BRENDAN DUFFY: Like most of my right leaning friends I was bemused when Tasmania again managed to put more lefty loonies into our Australian Parliament at the 2010 Federal Election. My distaste was particularly directed at the fact that the Tasmanian seat of Denison had successfully elected a former-Green Andrew Wilkie into the House of Representatives.
Of course I was sceptical of Wilkie’s status as a former Green turned Independent, likening him to an alcoholic who only drinks on special occasions. I remarked to my wife that I thought that Tasmania should probably declare its independence and hopefully float its way down to Antarctica. Of course I conveniently dismissed the fact that the state I was living in at the time (Victoria) had put the first ever Green’s Member into the House of Representatives.
Four “independent” candidates also took their place in a House of Representatives that was locked in an intense stalemate over who would form government. My right-winged ignorance did not target the former good old country boy Independent Representatives who would surely align with Tony Abbott to form a government with the Australian Liberal Party. I was more put off by the fact that yet another extreme lefty was taking his place in the house. I was wrong on both counts.
Two of the hacks formed a power bloc, to get what was “theirs,” in turn eventually turning their back on the likely intentions of their conservative electorates by supporting Julia Gillard and her party as the government.
The, at that time, bane of my existence Andrew Wilkie did not sell out on his electorate. Voted in thanks to leftist Green Party preferences, he stayed true to that by committing to Gillard’s government provided that she would support his key issues. Gillard agreed and among other things secured a commitment from the government to reduce problem gambling.
Last year, Wilkie confirmed that he was withdrawing support for the Labor Government after Julia Gillard continued her unique ability to change her stance on basically every issue she has ever overseen. Her government would refuse to implement mandatory pre-commitment for all poker machines by 2014, as Wilkie alleges was agreed to at the election stalemate.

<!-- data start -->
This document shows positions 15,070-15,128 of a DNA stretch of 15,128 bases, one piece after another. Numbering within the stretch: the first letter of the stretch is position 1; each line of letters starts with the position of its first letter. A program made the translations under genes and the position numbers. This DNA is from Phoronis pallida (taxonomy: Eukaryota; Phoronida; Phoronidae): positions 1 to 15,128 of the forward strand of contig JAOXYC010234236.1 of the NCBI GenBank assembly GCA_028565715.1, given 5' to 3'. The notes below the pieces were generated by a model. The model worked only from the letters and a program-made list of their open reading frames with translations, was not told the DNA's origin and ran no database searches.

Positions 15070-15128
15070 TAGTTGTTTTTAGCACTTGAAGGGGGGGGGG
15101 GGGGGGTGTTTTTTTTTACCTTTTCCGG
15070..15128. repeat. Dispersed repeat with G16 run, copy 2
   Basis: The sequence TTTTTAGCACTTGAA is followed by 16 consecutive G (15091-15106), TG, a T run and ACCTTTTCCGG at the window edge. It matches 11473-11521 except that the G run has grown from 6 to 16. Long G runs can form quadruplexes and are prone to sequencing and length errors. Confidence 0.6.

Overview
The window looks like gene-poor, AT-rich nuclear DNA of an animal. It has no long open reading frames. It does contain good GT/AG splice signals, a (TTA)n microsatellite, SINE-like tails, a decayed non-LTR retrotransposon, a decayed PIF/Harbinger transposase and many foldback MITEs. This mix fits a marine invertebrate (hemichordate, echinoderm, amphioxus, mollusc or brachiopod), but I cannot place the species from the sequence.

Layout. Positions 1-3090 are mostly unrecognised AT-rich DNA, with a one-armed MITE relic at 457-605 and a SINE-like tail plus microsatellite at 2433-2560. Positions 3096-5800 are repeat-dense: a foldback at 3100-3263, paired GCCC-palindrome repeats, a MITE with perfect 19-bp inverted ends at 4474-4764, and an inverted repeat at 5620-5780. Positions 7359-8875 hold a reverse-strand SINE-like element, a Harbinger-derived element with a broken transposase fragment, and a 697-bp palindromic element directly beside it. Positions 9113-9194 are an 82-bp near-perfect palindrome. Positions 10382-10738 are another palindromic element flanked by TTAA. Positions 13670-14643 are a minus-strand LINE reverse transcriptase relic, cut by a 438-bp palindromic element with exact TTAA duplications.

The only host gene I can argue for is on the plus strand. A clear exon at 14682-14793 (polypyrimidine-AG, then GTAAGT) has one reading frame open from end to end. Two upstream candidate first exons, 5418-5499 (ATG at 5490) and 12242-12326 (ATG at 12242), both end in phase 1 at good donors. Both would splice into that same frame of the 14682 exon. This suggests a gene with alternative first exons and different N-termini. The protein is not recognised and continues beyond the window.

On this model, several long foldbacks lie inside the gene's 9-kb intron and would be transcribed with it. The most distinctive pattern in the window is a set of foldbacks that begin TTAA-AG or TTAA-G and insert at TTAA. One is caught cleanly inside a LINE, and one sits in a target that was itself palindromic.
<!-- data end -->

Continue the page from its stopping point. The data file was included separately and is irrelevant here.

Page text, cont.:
I doubt that Tony Abbot would have seen the legislation passed either, given how much money poker machines inject into the pubs and clubs of Australia. Unlike Rob Oakeshott and Tony Windsor, Wilkie has remained committed to the issues that have mattered most to him entering parliament.
Over time he has proven himself to not be a “lefty loony,” but rather one of the few elected politicians who is willing to go all out for the issues that matter to him and his electorate. Sadly it looks like we will be posed with the same frustrating proposition in the 2013 Federal Election of our leaders telling us what the other can’t do, and not what they can do. This time it looks like Tony Abbot may get his turn to prove himself as dissatisfying as Julia Gillard.
A wise man once said to me, “the measure of a person is their ability to do the right thing, when everyone around them is doing the wrong thing.” I think that mantra speaks volumes for Andrew Wilkie. Come the election, he may or may not be re-elected, but at the end of his term Wilkie can hold his head high as having upheld his sworn oath to represent the people of this nation and stay true to the issues that matter. Of course as for the performance of the others – most of us are just left swearing at ourselves.